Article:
Other features developed in response to customer needs “include a second compressor/limiter, which is widely used in sports programming as many engineers find they need to limit the signal as well as compress it,” comments Letson.
Channel Count and Connectivity
Capturing more crowd ‘atmosphere’ and additional, drama-enhancing audio has meant that the channel count for sports productions has only been heading in one direction for many years now. Factor in a greater number of 5.1 mixes and, latterly, immersive audio production and it is clear that the pressure on vendors to deliver high channel count while maintaining core features and reliability is only going to increase further.
“Sports productions increasingly use up more and more channels, especially when broadcasting in 5.1,” confirms Letson. “Designing a console with enough scope to ensure you don’t run out of channels without compromising dynamics or EQ was imperative. [Calrec FPGA-based processing engine] Bluefin2 gives the broadcaster the peace of mind that the console will fulfil any expanding requirements. It also streamlines the setup procedure as each channel always has full EQ and dual dynamics available on every channel all the time – unlike other systems that allocate these functions from a pool of resources.”
In terms of generating more immersive audio environments, “Fairlight has great form and continues to promote its 3D Audio Workspace (3DAW), which allows content creators to deliver 3D sound in formats such as Auro-3D, Dolby Atmos, DTS MDA and IMAX without having to replace existing 2D tools and workflows,” says Fibaek. “We are seeing sports broadcasters working a lot with 5.1 now, but I think immersive or 3D audio will be a really big thing within the next 6-12 months.”
As well as taking steps to optimise the capability of the console on its own terms, most vendors are also working on the ways in which their desks interact with broader production infrastructures. We are talking, of course, about IP-based workflows and their capacity to support techniques such as remote production.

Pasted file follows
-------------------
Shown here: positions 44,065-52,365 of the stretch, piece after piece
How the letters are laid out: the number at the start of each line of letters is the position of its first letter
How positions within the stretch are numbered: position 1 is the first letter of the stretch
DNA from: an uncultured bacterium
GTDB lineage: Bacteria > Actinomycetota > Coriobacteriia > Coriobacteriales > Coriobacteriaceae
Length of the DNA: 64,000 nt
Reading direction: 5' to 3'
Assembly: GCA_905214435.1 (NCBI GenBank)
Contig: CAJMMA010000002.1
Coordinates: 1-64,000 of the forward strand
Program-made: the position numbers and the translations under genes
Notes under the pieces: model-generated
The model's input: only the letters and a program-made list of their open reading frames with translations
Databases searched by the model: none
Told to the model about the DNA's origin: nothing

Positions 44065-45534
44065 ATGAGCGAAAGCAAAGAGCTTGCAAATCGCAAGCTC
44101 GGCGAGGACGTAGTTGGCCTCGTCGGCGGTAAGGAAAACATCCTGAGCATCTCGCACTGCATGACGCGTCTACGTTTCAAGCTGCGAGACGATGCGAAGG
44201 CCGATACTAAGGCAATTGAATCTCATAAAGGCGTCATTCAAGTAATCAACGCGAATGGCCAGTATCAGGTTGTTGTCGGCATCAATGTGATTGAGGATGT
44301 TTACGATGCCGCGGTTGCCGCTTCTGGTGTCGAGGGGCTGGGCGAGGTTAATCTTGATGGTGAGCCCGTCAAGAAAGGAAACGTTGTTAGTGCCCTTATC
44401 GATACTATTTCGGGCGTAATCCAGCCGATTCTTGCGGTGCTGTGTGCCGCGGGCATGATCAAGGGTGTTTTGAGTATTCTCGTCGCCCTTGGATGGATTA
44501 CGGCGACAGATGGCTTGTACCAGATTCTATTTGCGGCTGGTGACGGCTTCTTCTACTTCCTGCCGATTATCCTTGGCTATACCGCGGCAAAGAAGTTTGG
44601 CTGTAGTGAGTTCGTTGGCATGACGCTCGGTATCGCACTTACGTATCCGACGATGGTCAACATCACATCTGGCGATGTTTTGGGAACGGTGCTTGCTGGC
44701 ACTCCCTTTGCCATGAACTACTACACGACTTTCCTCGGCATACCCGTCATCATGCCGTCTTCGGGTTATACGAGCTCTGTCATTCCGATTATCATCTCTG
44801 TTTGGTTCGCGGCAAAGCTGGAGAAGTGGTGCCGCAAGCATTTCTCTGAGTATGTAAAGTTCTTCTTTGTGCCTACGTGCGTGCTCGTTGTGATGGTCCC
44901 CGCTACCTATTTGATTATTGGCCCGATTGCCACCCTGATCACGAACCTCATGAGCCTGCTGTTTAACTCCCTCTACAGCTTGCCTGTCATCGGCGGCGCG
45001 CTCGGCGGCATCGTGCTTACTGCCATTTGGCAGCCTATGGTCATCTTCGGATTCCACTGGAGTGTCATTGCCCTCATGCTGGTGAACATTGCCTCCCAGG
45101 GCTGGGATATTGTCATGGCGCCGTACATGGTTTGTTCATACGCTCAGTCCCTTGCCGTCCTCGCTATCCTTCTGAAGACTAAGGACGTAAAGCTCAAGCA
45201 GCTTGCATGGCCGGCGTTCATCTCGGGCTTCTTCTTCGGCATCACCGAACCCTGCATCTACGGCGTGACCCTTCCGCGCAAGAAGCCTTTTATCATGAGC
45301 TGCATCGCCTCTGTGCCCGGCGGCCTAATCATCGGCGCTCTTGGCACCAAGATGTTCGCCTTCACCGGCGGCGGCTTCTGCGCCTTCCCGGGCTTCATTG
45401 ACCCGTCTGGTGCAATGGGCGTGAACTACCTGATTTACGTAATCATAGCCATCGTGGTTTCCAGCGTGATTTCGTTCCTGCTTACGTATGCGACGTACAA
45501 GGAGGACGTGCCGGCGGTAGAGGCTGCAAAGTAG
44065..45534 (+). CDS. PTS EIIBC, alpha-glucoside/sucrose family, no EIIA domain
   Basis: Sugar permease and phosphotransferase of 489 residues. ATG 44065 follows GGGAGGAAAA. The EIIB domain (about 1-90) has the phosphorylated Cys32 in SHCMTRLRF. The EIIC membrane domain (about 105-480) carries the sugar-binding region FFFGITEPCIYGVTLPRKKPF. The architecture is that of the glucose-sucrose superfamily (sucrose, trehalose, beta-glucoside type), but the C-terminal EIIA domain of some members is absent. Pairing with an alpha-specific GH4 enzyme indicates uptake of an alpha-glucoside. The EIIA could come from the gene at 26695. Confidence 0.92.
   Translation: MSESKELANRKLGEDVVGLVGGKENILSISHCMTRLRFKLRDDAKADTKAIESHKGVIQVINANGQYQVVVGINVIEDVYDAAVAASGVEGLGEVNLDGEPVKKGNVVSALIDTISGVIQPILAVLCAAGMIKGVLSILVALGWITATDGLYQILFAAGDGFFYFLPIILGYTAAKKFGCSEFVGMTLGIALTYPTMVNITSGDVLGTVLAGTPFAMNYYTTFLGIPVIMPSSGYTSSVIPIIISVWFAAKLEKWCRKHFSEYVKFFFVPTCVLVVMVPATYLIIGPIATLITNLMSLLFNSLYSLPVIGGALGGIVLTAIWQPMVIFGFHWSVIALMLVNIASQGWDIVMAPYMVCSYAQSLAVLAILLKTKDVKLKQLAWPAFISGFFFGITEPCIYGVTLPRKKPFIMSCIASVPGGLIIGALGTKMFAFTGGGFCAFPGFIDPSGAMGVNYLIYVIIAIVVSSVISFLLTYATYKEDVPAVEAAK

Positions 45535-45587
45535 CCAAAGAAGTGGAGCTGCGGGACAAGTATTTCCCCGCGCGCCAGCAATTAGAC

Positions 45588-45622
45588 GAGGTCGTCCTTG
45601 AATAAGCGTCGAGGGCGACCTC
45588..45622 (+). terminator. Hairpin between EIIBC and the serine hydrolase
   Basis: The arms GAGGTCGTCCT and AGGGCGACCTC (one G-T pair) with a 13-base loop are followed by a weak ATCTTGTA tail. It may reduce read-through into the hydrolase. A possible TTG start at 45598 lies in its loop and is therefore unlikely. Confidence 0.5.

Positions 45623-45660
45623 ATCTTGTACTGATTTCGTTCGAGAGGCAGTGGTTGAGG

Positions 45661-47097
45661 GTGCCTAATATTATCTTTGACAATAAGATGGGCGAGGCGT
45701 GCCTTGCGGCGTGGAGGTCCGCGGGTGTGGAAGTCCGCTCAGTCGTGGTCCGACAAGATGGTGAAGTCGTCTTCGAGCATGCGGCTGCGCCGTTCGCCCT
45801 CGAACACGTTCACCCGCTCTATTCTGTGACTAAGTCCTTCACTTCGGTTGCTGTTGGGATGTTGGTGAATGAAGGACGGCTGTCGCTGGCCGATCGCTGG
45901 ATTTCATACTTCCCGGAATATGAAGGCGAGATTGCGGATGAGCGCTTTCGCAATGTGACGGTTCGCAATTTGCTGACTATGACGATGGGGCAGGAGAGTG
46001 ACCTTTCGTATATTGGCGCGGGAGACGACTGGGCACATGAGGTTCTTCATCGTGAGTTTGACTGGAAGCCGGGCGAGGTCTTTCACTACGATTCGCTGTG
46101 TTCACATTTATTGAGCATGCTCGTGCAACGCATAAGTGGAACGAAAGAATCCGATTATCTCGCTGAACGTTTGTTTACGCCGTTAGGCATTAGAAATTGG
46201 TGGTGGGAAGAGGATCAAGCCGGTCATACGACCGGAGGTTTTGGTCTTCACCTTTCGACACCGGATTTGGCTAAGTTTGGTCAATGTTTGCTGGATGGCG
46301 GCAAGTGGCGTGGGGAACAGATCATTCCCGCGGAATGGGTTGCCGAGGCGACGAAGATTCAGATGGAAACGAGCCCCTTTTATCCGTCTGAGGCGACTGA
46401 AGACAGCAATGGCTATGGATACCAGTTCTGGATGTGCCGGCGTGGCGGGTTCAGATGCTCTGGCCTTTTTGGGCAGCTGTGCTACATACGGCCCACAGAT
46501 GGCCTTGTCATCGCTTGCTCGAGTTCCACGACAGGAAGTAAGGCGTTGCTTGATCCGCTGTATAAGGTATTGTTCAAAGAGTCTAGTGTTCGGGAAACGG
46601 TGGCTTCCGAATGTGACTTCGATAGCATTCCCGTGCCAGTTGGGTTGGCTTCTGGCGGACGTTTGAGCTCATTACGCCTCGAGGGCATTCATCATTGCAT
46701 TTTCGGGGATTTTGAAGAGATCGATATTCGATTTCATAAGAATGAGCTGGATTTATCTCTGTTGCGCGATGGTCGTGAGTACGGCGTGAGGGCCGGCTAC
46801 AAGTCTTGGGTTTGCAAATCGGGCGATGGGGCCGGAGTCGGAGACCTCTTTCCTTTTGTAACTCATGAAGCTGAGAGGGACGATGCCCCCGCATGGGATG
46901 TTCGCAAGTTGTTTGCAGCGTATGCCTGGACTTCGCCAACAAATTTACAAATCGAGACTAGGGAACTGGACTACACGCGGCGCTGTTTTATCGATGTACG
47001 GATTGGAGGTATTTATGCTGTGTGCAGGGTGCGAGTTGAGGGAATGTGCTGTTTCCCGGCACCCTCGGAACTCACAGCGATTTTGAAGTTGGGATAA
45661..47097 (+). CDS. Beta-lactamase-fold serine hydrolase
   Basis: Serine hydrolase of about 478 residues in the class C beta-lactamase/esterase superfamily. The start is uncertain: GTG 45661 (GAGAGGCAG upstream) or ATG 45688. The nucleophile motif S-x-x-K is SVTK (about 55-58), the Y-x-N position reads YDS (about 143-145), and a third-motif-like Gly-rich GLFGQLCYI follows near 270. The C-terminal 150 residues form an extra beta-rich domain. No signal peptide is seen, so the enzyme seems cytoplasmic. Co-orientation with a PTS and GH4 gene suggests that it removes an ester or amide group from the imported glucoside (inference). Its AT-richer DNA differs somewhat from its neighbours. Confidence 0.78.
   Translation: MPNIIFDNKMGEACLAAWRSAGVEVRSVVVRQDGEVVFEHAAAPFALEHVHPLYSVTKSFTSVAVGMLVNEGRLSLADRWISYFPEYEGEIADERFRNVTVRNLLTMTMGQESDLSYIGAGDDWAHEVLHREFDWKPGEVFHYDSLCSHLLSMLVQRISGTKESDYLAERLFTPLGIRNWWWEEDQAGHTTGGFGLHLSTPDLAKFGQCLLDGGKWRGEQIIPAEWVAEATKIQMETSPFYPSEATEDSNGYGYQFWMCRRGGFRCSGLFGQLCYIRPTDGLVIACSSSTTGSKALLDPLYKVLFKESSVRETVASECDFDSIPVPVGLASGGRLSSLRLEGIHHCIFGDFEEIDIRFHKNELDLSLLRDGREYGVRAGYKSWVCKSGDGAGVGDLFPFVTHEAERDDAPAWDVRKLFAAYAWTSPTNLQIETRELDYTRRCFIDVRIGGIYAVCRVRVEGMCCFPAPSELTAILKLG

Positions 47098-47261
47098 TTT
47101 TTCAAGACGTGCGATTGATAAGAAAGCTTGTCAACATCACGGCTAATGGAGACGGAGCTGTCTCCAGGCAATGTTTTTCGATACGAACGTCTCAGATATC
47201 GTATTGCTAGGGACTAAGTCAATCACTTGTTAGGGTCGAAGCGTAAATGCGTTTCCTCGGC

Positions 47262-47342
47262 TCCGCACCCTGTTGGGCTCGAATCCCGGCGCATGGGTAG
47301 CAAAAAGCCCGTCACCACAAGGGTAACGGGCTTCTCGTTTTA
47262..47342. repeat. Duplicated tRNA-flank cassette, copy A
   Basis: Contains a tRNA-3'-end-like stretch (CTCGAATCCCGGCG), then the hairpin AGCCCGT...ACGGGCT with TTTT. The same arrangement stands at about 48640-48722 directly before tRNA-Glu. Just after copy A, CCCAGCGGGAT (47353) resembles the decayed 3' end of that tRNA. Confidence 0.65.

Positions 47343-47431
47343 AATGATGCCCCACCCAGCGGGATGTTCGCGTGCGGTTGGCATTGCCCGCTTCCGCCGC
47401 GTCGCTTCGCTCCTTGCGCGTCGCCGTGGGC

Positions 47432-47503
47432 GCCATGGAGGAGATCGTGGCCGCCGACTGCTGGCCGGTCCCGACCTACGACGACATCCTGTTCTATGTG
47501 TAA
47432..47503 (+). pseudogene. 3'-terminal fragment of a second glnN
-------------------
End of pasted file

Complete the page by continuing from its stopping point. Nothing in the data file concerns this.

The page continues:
“Instead of sending a truck to a stadium that can do only one match per day, a control room that connects to different remote production locations can be used a lot more efficiently,” says Struck. “The good news is that consoles are still needed. So IP-based workflows may revolutionise flexibility, connectivity and lower the amount of travel costs, but the central components remain the same. However, consoles that are capable of interfacing natively via IP including control will be in the lead when workflows start to change.”
With these developments in mind, Lawo recently introduced a Plug & Play Remote Production Kit for fully-integrated video, audio and intercom transport (via qualified IP WAN connections) for any third-party video and audio equipment. The kit connects up to four camera CCUs via SDI for video and TCP/IP for control, with audio mixers connected via MADI or Ravenna/AES67 – the AES67 interoperability standard being perhaps the most significant catalyst for the wider roll-out of IP-based audio workflows.
Letson also observes the rise of IP-based routing, noting that some larger OB trucks already have comms systems utilising Audinate’s Dante or other AoIP networks for transport. “Broadcasters now have to be able to move quickly between venues in order to set up and broadcast the next event. IP-based workflows will streamline this scenario and our customers are starting to address the need by looking to utilise IP-based solutions,” he says.
Fast and Flexible
With Salzbrenner Stagetec Mediagroup sales director for Germany/Austria/Switzerland Marco Kraft also highlighting the design impulses represented by remote production and “scalable systems with set-up for shared operating”, it is clear that the requirement for consoles to be fast, flexible and connectivity-friendly is now acute.
Clients no longer expect to be presented with a console whose capabilities are set in stone, and which is suited to only a handful of applications. Sports arguably encompasses a greater diversity of needs and working environments than any other area of broadcast, and it is vendors who are able to accommodate as many of these as possible who stand to enjoy the greatest success over the next few years.
Picture: The sound mix for the 2015 Tour de France was carried out on EUROMEDIA's Lawo mc256 console.